Wright characterizes Begin’s fellow Israeli negotiators; i.e. particularly Moshe Dayan, and later, Ariel Sharon. They play important parts in the final negotiation. Dayan is Israel’s most accomplished military leader who effectively wins the six-day war and soundly defeats Anwar Sadat’s army. Dayan keeps the peace process going when it looks like it is about to fail. Ariel Sharon is noted by the author as a right-wing military leader and politician that convinces Begin to agree on the last sticking point of the negotiation by saying peace is worth giving land back to Egypt; i.e. a position to which Begin had been adamantly opposed.
One issue that is never included in the Camp David Accords, that is insisted on by Sadat, is the dismantling of Israeli settlements in the Sinai. Sadat backs off that issue as long as a side letter to the agreement would be signed by Begin that would stop future Israeli settlements. Carter has the letter drawn and is told by Begin that it will be signed. However, the record of the letter becomes clouded by a version that indicates there would be a moratorium rather than elimination of future settlements. As is well-known, Israeli settlements remain a focus of enmity between today’s Israelites and Palestinians. The level of enmity is clear when eleven year old Palestinian children offer their lives as martyrs by exploding themselves wherever Israelis congregate.
Wright offers a nuanced picture of President Jimmy Carter. Carter appears to heavily lean toward Anwar Sadat’s more flexible approach to negotiation.
As the future illustrates, Carter empathizes with the Palestinian plight and their fight for a homeland in the Middle East. Thru tough-minded persistence Carter manages to keep Sadat and Begin at Camp David for thirteen days; even when it looks futile after the first three days of negotiation. Carter is aided by Cyrus Vance, the Secretary of State, but it seems Anwar Sadat’s flexibility, and bravery are the preeminent reasons for Carter’s success.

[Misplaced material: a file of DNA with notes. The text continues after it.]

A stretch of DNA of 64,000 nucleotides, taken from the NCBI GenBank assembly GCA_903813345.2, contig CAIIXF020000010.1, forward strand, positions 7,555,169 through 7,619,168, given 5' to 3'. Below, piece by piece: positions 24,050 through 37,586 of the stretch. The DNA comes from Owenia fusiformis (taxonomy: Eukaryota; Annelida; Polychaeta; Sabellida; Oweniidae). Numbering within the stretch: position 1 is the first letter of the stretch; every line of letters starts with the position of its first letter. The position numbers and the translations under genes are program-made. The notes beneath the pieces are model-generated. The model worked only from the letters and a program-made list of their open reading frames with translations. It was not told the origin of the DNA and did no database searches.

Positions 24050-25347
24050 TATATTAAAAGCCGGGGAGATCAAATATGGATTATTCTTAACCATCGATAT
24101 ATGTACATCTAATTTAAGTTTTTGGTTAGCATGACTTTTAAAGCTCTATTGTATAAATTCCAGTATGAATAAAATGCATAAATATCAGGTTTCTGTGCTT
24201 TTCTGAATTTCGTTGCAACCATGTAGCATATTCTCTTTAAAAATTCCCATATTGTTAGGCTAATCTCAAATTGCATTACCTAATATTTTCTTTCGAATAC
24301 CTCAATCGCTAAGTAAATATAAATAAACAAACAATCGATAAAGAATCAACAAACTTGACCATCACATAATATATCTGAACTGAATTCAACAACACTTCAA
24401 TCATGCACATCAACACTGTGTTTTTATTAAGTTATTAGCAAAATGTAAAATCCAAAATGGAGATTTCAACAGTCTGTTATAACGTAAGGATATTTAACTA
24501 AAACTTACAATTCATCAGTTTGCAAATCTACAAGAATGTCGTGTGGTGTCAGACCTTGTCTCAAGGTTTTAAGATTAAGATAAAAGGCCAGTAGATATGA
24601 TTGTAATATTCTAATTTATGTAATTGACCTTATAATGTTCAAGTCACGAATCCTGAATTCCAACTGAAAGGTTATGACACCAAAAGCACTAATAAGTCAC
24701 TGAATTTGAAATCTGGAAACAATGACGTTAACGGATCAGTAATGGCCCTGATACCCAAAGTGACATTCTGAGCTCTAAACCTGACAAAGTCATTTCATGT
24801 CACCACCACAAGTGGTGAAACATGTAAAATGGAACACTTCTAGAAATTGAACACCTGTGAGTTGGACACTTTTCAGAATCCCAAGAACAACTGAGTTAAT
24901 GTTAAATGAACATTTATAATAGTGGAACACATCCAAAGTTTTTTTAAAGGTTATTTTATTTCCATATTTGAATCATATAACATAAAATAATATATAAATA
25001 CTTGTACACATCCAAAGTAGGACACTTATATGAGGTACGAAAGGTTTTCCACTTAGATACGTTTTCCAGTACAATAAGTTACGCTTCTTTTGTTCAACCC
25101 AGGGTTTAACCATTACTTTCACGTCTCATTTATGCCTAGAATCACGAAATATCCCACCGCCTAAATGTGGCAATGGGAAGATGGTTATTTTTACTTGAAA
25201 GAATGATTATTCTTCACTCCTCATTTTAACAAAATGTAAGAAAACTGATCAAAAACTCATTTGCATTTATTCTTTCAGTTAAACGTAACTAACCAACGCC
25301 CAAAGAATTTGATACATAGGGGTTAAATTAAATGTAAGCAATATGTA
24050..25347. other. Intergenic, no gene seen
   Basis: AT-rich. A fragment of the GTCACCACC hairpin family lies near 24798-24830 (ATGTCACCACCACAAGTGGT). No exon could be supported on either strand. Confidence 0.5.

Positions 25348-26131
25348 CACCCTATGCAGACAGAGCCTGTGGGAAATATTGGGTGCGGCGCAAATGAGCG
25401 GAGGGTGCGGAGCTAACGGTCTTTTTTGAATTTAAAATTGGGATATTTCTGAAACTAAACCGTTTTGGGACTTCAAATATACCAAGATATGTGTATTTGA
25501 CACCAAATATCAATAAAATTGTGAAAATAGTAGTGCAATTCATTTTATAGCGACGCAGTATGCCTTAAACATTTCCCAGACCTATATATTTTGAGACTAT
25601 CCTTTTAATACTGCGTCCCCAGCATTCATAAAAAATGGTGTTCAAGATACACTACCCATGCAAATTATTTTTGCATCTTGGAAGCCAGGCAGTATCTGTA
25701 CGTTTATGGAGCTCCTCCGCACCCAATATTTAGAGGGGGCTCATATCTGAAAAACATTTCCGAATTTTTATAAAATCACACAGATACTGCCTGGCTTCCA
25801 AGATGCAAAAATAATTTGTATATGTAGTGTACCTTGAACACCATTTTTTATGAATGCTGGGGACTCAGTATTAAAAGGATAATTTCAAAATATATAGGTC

Wright’s reflections on the Camp David Accords travel back and forth in time to define the characters of the negotiators and the troubled history of Israel in the Middle East. The seemingly intractable obstacles to peace remain, but “Thirteen Days in September” offer a meager but persistent hope for solution. President Carter manages to get Menachem Begin to agree to have the Camp David Accords heard and voted on by the Knesset in Jerusalem. The vote is two thirds for the agreement while those aligned with Begin say no. It is possible for peace between Arabs and Israelis but it requires bravery, a will to negotiate for peace, and willingness to compromise. Religions and past atrocities were set aside by Sadat’s initiative and the vote of the Knesset.
What appears to be needed, if Wright has accurately portrayed “Thirteen Days in September” is another Anwar Sadat, or his equal, on one or the other side of the negotiation. One concludes from Wright’s history that the solution for peace in the Middle East must come from both sides of the aggrieved nations. Outsiders, at best, can only be facilitators.